White & dark chocolate terrine

White & dark chocolate terrine

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(6 ratings)

Prep: 30 mins Plus 2 hours chilling

A challenge

Serves 8
James's take on a classic chocolate marquise has a silky-smooth layer of white chocolate sandwiched in the middle

Nutrition and extra info

Nutrition: per serving

  • kcal679
  • fat56g
  • saturates32g
  • carbs40g
  • sugars39g
  • fibre1g
  • protein6g
  • salt0.16g
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Ingredients

  • a little oil, for greasing
  • 200g white chocolate, broken into pieces
  • 568ml pot double cream
  • 300g dark chocolate, broken into pieces
  • 2 large egg white

Method

  1. Brush a 2lb loaf tin (about 22 x 11 x 6cm) with oil, line completely with cling film (the oil will help it to stick to the sides), then line the base with a strip of baking parchment. Gently melt the white chocolate in a heatproof bowl over a pan of barely simmering water, then remove from the heat and leave to cool a little. Using an electric whisk, beat in 200ml of the cream until the mixture is just holding its own shape. Set aside while you make the dark layer.

  2. Melt the dark chocolate as you did the white, then remove from the heat and cool for 1 min. Little by little, stir the remaining cream into the melted chocolate until you have a smooth, thick ganache. Whisk the egg whites to soft peaks, stir a third into the ganache to loosen it, then fold in the rest.

  3. To assemble, spoon just under half of the dark mixture into the loaf tin and smooth the surface. Spoon over the white chocolate and smooth, then gently spoon the remaining dark chocolate mixture over the top, being careful not to disturb the white layer, again smoothing the surface. Cover and chill for at least 2 hrs. If you’re making the terrine the day before, let it sit at room temperature for 1 hr before serving.

  4. To serve, turn the tin upside down onto a serving plate and use the edges of cling film to ease out the terrine. Remove the cling film and baking parchment and serve with the Star anise biscuits (see Goes well with, right).

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Comments (11)

oli_mason12's picture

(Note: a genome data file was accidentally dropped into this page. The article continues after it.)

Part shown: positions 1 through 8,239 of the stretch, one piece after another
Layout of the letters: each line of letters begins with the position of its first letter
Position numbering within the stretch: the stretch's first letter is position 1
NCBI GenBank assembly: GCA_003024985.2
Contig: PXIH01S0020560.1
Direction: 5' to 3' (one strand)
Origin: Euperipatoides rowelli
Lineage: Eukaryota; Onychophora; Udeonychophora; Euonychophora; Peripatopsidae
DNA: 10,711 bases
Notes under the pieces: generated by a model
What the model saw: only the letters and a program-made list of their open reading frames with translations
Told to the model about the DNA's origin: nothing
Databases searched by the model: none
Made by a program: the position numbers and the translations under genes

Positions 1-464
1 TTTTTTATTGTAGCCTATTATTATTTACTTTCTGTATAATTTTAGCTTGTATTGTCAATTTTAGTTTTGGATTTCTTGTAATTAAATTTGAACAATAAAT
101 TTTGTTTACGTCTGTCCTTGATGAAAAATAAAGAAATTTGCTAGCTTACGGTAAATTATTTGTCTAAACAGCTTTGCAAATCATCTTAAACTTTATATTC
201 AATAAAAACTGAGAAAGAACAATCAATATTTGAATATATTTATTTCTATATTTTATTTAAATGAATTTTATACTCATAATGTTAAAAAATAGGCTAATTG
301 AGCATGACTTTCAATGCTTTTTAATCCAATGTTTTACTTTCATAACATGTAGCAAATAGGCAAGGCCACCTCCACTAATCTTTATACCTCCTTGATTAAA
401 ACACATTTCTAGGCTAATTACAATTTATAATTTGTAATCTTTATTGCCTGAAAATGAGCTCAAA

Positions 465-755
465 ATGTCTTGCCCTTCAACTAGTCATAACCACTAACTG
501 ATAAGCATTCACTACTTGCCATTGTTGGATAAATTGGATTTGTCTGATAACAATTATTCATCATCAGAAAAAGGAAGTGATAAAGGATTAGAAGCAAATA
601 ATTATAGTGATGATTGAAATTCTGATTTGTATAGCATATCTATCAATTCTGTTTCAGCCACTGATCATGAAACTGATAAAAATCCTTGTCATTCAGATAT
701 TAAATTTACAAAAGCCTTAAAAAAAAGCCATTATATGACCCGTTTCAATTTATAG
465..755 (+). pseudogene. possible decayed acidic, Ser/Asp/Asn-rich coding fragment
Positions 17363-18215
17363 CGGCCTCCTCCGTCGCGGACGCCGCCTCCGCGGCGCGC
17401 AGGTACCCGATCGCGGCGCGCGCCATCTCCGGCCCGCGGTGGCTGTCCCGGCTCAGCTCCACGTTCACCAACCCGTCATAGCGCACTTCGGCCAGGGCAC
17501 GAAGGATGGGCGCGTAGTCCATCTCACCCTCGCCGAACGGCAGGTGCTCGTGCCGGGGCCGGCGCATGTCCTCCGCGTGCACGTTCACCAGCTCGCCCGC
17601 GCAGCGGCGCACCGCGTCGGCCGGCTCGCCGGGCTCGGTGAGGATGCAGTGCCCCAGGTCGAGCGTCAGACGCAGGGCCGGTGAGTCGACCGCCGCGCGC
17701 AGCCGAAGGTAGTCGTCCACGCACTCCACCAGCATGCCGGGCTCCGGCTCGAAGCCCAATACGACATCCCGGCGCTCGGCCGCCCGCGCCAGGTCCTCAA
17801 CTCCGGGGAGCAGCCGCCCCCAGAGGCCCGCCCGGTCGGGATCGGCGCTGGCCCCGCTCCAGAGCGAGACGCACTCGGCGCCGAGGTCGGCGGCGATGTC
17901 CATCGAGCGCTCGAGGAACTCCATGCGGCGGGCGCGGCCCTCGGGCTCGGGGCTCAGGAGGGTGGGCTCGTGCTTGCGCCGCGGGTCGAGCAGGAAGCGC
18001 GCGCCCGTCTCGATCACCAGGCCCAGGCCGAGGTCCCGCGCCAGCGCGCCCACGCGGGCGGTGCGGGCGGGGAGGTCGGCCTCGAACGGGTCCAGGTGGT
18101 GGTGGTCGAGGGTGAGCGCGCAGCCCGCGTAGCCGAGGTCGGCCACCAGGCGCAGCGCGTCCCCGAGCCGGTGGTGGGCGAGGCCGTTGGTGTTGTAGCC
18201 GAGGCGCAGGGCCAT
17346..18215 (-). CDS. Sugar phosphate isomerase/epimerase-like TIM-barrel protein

Love this but use a smaller mould like a muffin case. Means no cutting and you keep the finish more defined. Also i pour milk chocolate over the top once set. Found the white chocolate part really easily splits and quite often have to set in the freezer. Other than that amazing crowd pleaser

oli_mason12's picture

Brilliant recipe, went down a storm, though did end chucking it in the freezer for a couple of hours to help it set.

alexcooles's picture
2

Foodie Girl, i'm guessing you're doing Food Tech for GCSE or A Level, like me? You could develop the product by adding a cherry sauce or a milk chocolate layer? The cream is used to thicken, you could use marcapone instead. Hope than helps :)

alexcooles's picture
2

A bit better than just a plain terrine, but still, pretty bland.

danielle_95x's picture
4

I love this recipe, but was just wodnering if anyone had any ideas on how i could develop this as a product? also what is the purpose of the cream? is there anything else i could use instead?

irenemorrill's picture
2

I think this could be good, the dark chocolate part worked like a dream but the white chocolate left everything to be desired, it was sickly and sloppy. Next time,I would add some marscapone or cream cheese in an effort to lighten up the white chocolate part instead of cream, perhaps a 50:50 mixture. Very dissappointed:-((

helencook's picture

Really easy to make!

lislec's picture
5

Fab recipe. Really easy and tasted delicious. It looked amazing to serve (even though I didn't quite whip the white choc mix for long enough) and went down a treat!

sharro's picture
4

Turned out exactly like the picture. No need to change a thing.
I used Bourneville chocolate and Milky Bar white chocolate.

janeusher's picture
3

I found it better to softly whip the cream BEFORE folding in the cooled chocolates.

nick_stubbings's picture

Exactly what i did. The white chocolate layer really wants to split but this is fixed by whipping it more.

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